Polar Biology

, Volume 30, Issue 2, pp 243–248

A scanning-electron microscopic study of Dickdellia labioflecta (Dell, 1990) (Gastropoda, Littorinoidea) on Colossendeis megalonyx megalonyx Fry and Hedgpeth, 1969 (Pycnogonida, Colossendeidae): a test for ectoparasitism

Authors

    • Zoologische Staatssammlung
  • Juan P. Gailer
    • Zoologische Staatssammlung
  • Roland R. Melzer
    • Zoologische Staatssammlung
  • Enrico Schwabe
    • Zoologische Staatssammlung
Original Paper

DOI: 10.1007/s00300-006-0178-6

Cite this article as:
Lehmann, T., Gailer, J.P., Melzer, R.R. et al. Polar Biol (2007) 30: 243. doi:10.1007/s00300-006-0178-6

Abstract

A scanning-electron microscopic (SEM) study of a clutch of eggs and juveniles of Dickdellia labioflecta on Colossendeis megalonyx megalonyx revealed that the young snails remove the upper layers of the pycnogonid cuticle, most probably by rasping. This way holes are created in the cuticle that could serve as a potential source of food for the snail. Measurements and statistics show that the holes have the same density as the cuticular glands. These glands are spread all over the pycnogonid cuticle. Additionally, they are filled with cytoplasmic material having a fine structure and cuticular surrounding that is typical for those glands. Hence, it is suggested that the snails get access to the interior of the pycnogonid through the holes and glands. Holes in the cuticle are absent under smaller Dickdellia specimens, but they are formed consecutively as they become older and grow larger. It is suggested that Dickdellia snails are ectoparasites because this would allow them to remain on pycnogonids until they exceed the initial egg volume, which would be difficult to explain without additional food uptake from the pycnogonid host.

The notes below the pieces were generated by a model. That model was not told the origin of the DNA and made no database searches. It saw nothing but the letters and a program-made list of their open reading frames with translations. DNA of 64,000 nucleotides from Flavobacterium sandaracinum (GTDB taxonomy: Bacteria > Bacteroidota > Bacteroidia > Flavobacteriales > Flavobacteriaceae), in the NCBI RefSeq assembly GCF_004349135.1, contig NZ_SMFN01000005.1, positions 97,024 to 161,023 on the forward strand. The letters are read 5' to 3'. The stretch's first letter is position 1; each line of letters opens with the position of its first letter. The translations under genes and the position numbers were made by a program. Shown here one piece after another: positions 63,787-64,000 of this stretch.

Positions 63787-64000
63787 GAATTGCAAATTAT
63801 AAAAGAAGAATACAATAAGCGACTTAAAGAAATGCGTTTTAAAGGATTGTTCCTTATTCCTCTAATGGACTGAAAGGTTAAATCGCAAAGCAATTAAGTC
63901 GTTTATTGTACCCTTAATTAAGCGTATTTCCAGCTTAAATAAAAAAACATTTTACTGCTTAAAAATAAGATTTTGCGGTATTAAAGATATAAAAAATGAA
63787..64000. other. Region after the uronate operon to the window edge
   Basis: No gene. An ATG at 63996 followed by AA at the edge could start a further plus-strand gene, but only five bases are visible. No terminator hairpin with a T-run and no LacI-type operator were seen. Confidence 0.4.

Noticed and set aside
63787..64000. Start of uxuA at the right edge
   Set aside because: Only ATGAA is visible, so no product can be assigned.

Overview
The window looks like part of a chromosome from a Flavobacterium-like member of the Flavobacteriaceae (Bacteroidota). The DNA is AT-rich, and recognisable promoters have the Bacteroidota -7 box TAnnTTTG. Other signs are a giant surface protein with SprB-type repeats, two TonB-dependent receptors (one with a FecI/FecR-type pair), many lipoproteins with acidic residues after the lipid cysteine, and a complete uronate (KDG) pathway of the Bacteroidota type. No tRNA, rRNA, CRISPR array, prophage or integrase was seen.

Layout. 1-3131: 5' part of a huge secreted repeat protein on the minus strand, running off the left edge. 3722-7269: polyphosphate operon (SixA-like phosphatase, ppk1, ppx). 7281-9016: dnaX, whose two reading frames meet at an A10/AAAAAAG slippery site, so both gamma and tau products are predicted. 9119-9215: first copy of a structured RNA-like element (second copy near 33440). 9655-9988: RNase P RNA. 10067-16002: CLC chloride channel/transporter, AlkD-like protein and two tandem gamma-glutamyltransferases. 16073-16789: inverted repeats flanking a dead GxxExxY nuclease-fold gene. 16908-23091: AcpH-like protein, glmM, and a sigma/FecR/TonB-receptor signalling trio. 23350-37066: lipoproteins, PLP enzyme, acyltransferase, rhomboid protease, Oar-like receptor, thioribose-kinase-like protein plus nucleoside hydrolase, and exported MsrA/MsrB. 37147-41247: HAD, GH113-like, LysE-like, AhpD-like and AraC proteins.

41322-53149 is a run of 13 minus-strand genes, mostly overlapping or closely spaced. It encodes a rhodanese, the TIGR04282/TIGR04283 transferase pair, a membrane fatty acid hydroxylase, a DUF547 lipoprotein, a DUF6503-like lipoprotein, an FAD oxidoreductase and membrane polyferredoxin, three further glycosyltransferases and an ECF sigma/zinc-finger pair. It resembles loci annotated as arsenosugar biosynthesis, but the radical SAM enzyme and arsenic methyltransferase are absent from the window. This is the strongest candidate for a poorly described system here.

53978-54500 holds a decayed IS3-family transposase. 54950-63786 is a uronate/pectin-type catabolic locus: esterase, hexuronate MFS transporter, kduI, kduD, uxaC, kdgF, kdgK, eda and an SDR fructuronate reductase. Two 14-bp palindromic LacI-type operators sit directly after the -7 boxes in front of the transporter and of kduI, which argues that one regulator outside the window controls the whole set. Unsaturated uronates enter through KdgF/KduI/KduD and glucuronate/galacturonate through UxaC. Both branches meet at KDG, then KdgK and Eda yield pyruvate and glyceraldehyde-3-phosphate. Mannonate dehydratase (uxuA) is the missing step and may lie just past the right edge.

Copyright information

© Springer-Verlag 2006